I also love a series that doesn't have a soap-opera plot but can carry over small incidents from episode to episode -- so when Gideon destroys the peace of Garcia's cubbyhole and barely notices, the following week Hotch has sent flowers in Gideon's name, but Gideon had also bought a gift and now worries that Garcia may think he likes her. It's a neat continuation, characterisation, etc but also plays into the choice-interconnectedness discussion from another direction. (And makes me think I'm dealing with smart and deliberate rather than accidental.)

Oh, it's also amusing. And that's what makes the show so good -- it does clever things and makes me think big thoughts while I drool over hot boys, and smile, and am a little sad.

Date: 2006-12-15 03:56 am (UTC)
From: [identity profile]
Yes. And yeah, the saving of those people--they are evil men, after all--is not something one can feel good about.

On the other hand, the fabric of society does not support vengeance killings....

There's a bit in season two that I won't spoiler for you, but suffice it to say the question of, do you let the bad guys walk or do you take the law into your own hands? comes up again--as it did with Hotch, early on, and as it does in this one.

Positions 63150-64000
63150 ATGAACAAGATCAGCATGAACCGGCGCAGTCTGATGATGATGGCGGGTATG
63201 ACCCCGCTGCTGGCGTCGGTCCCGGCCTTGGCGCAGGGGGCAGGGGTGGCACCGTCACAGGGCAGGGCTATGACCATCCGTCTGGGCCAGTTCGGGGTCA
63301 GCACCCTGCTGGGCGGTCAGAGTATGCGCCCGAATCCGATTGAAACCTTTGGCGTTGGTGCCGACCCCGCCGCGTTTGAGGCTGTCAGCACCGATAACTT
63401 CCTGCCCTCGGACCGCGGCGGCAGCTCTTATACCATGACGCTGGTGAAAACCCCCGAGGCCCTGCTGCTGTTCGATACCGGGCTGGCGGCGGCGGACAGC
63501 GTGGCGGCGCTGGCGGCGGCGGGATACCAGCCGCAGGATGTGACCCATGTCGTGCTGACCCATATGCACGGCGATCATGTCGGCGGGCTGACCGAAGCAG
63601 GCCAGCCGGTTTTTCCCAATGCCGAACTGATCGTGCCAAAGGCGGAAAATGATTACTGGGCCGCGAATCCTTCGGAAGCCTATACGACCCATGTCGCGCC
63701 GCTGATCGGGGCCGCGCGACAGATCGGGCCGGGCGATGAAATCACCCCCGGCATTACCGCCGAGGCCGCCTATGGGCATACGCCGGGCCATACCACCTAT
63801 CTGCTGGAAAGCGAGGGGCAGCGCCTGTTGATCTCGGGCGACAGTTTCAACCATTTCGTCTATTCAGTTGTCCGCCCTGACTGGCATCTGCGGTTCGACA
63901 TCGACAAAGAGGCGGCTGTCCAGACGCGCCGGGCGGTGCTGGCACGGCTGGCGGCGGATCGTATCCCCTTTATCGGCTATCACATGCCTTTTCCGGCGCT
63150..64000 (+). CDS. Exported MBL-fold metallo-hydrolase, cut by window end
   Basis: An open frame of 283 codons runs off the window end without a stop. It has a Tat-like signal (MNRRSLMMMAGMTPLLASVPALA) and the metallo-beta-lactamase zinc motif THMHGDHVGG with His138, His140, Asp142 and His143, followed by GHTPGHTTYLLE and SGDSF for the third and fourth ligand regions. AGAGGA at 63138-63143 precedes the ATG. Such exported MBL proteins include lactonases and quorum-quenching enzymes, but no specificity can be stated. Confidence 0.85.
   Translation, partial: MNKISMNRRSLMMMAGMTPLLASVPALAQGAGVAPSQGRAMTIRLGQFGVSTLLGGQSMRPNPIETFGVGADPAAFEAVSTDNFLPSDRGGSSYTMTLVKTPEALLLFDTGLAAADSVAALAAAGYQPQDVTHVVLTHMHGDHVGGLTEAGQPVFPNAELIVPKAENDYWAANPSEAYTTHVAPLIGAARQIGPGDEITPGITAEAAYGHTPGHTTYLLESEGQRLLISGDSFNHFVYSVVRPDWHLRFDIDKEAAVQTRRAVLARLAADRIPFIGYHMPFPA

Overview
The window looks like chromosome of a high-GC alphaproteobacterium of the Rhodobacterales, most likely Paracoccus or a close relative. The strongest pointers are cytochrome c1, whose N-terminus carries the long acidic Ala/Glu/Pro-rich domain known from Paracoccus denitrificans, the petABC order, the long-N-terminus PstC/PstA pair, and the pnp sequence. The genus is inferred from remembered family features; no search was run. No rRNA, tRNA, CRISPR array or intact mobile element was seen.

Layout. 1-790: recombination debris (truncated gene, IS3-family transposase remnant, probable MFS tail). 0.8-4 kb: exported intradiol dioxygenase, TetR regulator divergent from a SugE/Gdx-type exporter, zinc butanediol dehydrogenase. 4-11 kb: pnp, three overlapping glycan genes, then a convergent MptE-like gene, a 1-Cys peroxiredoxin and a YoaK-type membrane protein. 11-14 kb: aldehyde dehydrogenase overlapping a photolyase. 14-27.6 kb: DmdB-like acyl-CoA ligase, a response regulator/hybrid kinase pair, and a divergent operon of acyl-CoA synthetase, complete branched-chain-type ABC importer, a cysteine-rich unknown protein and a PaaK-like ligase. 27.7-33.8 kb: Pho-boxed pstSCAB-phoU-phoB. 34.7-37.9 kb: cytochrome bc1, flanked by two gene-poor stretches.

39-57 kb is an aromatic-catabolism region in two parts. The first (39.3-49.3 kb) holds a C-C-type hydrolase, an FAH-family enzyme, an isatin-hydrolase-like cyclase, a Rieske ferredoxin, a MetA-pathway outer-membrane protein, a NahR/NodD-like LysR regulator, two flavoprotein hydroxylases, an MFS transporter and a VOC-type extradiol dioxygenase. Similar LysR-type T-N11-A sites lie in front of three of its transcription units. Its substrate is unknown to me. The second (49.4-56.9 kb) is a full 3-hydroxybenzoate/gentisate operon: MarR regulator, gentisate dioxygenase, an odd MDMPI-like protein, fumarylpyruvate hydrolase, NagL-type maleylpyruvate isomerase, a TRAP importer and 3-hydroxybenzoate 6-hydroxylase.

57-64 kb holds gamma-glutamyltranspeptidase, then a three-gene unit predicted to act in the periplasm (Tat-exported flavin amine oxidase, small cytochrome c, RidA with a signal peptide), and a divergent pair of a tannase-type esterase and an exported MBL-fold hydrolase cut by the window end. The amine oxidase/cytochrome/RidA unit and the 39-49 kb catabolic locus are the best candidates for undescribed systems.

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Date: 2006-12-15 05:49 am (UTC)
ext_6848: (gideon/hotch)
From: [identity profile]
Here via a friend's rec... *waves*

Thank you so much for this post. I think CM is a terrific show, and find the characters complex and fascinating. I'm constantly surprised by the negative remarks I hear from people watching it, and the negative reviews like the one in EW last month. I keep getting that what show are *they* watching? feeling.

I fell for the show immediately. I adore Gideon, Hotch, Reid, and Garcia, and finally warmed to Morgan around the middle of last season, after finding him a bit of an obnoxious, macho bully at first. The women have been a harder sell. I like JJ okay, and it's nice that she's had more to do this season. Elle eventually grew on me, and I thought they handled her meltdown and exit really well. Sadly, I've not yet warmed to Prentiss, who's just a little too Mary Sue and OTT for my taste (I prefer subtlety and emoting to in-your-faceness). I actually loved the two eps they did after Elle left, and before Prentiss showed up; I thought the team was tighter and more efficient that way, and actually wish they hadn't replaced Elle at all. But I loved that Hotch was pissed to have her foisted on them. *Very* Hotch.

Shutting up now. *g*

Date: 2006-12-15 01:35 pm (UTC)